Neutering Your Cat

Neutering Your Cat
Francisco María García

Written and verified by the lawyer Francisco María García.

Last update: 22 December, 2022

Neutering or spaying domestic animals is a sign of responsibility. It’s a way to prevent uncontrolled and often undesired breeding as well as abandonment. There are many advantages including a decrease in behavioral disorders associated with being in heat. Continue reading this article to find out why you should neuter your cat. 

Neutering your cat: a good decision?

Many people have doubts about the benefits of neutering or spaying their pet because it deprives the animal of reproduction.  Even if this is true, it’s more important to consider that this decision prevents uncontrolled breeding, unwanted litters, and abandonment.

A cat lying down

Cats are very fertile animals that mate several time a year. They can have up to seven kittens in each litter, unfortunately many of them end up on the street. You make a responsible decision by neutering your cat.

What is neutering?

Neutering and spaying are routine veterinary procedures that don’t danger pets. It can be done in several ways, and the procedures for males and females are different. They consist of the following:


  • Removal of the reproductive glands: the ovaries and uterus are extracted. Surgery is done with general anesthesia.
  • If you don’t want the removal, you can have a tubal ligation done instead.


  • Surgical removal of the testicles.
  • As an alternative, you can choose to do a vasectomy, in which the sperm tracts are cut.

There are differences regarding these methods, both in females and males. In males, neutering takes away their ability to reproduce and be in heat because their reproductive organs are removed. While the second option (tube ligation and vasectomy), the organs are kept intact and only their ability to reproduce is taken away.

If you want to get rid of your cat’s behavioral problems during mating season, then it would better to remove the organ. These behaviors include marking territory, meowing, and fighting, etc. 

Advantages of neutering your cat

  • Preventing unwanted pregnancies.
  • Controlling the cat population and preventing abandonment.
  • For neutered males, significantly reducing the practice of marking territory with urine during the mating season.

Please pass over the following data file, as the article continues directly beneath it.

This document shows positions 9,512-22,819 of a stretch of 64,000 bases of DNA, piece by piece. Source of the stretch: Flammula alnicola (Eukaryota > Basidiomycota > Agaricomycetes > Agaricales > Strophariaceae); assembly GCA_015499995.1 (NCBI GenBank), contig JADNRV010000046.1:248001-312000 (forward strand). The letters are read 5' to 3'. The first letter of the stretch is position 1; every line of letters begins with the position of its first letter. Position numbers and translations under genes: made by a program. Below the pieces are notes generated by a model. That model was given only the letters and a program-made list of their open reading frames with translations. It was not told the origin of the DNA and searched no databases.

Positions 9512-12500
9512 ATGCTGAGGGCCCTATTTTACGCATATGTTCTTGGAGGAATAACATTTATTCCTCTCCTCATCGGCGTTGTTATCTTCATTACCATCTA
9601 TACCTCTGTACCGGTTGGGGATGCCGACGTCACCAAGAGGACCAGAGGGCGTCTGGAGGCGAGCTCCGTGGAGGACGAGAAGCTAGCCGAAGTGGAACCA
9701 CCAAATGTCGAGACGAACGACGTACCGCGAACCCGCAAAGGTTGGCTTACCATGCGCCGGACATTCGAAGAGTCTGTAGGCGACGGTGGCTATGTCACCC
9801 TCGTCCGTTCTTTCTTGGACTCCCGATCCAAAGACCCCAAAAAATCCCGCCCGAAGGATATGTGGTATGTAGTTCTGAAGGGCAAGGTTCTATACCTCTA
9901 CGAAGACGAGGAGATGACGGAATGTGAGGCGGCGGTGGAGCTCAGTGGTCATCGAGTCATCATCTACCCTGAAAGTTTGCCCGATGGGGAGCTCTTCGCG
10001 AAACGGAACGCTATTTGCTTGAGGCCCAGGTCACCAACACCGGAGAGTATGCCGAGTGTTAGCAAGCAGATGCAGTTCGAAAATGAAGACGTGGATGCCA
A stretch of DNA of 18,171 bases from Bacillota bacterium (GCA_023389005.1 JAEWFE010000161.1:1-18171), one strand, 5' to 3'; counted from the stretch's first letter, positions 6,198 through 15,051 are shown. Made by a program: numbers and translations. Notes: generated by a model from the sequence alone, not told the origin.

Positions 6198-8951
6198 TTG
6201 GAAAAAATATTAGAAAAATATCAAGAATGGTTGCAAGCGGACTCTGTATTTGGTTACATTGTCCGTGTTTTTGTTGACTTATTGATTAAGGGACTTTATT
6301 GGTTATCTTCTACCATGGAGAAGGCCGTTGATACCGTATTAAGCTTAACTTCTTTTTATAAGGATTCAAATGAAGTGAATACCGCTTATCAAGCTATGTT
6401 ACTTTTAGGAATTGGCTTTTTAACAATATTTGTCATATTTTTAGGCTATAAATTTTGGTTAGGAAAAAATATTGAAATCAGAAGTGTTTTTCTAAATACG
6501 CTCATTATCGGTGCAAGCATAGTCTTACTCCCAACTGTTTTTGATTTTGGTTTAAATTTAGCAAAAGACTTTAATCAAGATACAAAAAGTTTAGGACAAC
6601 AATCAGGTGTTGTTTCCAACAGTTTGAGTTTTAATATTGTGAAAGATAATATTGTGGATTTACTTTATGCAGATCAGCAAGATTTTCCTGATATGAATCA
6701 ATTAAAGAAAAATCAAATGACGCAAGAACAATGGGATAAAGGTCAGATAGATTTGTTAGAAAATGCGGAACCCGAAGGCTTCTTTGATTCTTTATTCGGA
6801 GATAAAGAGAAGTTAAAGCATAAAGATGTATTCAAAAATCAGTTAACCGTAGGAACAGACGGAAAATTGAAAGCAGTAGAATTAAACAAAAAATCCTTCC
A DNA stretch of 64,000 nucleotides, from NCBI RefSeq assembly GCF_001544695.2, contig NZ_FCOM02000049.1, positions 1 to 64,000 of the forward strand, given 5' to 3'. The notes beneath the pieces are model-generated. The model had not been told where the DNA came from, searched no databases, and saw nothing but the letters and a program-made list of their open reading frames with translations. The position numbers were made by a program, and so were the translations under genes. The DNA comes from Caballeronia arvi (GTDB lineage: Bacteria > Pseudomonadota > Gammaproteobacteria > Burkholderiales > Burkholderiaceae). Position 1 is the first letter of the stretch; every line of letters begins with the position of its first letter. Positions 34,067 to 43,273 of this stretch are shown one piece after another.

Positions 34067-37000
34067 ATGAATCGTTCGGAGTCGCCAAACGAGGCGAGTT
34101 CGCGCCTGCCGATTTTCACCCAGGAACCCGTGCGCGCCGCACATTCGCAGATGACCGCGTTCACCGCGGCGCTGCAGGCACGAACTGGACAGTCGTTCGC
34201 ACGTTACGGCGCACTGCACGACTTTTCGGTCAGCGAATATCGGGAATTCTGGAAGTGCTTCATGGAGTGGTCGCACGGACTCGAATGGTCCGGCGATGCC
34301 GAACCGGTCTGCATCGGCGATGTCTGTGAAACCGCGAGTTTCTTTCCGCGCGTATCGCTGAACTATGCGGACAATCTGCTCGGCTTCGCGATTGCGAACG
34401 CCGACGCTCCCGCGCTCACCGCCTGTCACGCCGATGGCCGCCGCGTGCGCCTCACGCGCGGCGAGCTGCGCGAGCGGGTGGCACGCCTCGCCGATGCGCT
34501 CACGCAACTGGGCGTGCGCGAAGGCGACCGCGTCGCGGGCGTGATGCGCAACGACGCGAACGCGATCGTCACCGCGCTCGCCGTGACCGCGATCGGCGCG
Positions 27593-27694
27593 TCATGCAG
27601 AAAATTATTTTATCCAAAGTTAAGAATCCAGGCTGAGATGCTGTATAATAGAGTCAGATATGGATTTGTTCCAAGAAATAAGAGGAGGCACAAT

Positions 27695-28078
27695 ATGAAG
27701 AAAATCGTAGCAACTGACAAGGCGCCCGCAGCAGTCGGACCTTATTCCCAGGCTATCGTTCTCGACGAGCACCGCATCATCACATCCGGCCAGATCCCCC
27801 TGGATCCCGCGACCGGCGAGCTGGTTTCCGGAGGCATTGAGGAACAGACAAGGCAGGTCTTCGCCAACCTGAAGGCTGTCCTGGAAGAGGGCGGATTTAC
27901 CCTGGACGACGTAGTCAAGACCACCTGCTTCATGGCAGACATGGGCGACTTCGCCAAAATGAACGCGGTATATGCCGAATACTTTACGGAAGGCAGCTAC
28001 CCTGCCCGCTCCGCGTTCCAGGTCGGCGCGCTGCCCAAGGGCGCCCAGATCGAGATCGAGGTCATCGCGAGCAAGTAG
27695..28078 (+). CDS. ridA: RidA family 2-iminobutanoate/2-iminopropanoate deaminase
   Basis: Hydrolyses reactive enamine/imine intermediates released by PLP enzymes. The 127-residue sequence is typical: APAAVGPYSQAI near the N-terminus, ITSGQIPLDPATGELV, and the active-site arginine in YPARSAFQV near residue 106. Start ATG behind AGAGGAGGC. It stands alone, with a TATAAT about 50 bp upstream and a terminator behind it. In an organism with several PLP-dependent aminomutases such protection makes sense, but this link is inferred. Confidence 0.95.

• For spayed females, disappearance and behavioral problems while being in heat, such as meowing.
  • Stabilizing behavior. When cats don’t need to search for a mate and they have no hormonal imbalances, therefore they become calmer.
  • Reducing health problems associated with sex organs. In females, these include danger of giving birth or problems in the reproductive system, as well as uterine or breast tumors. In males, neutering decreases prostrate or testicle diseases.

When to neuter

There are several opinions on this matter, and therefore it’s best to check with your veterinarian. The most traditional belief on the ideal age for neutering is after your cat’s first heat, around 6-8 months.

A cat getting a check up

However, currently many advise neutering your cat before that age, around 4 or 5 months. That way, you will avoid a surprise pregnancy and behavior problems during heat. No matter what, it is possible to perform the procedure (both the surgical and non-surgical options) at any age, even if the cat is an adult and has had litters.

Watch out for obesity

The risk of obesity is often a feared side effect of neutering. Even if the cat changes his nutritional needs, the attention simply shifts to controlling his diet. Buying special food for neutered or spayed animals, giving them a balanced meal, and monitoring their meals is enough to prevent obesity.

In conclusion, neutering your cat benefits everyone. It reduces health risks for the pet, prevents any unwanted pregnancies and annoying behaviors for the entire family. As for your neighbors and the community, it controls the spread of stray animals on the street.

Source of the main image: Len Smith


The contents of My Animals are written for informational purposes. They can't replace the diagnosis, advice, or treatment from a professional. In the case of any doubt, it's best to consult a trusted specialist.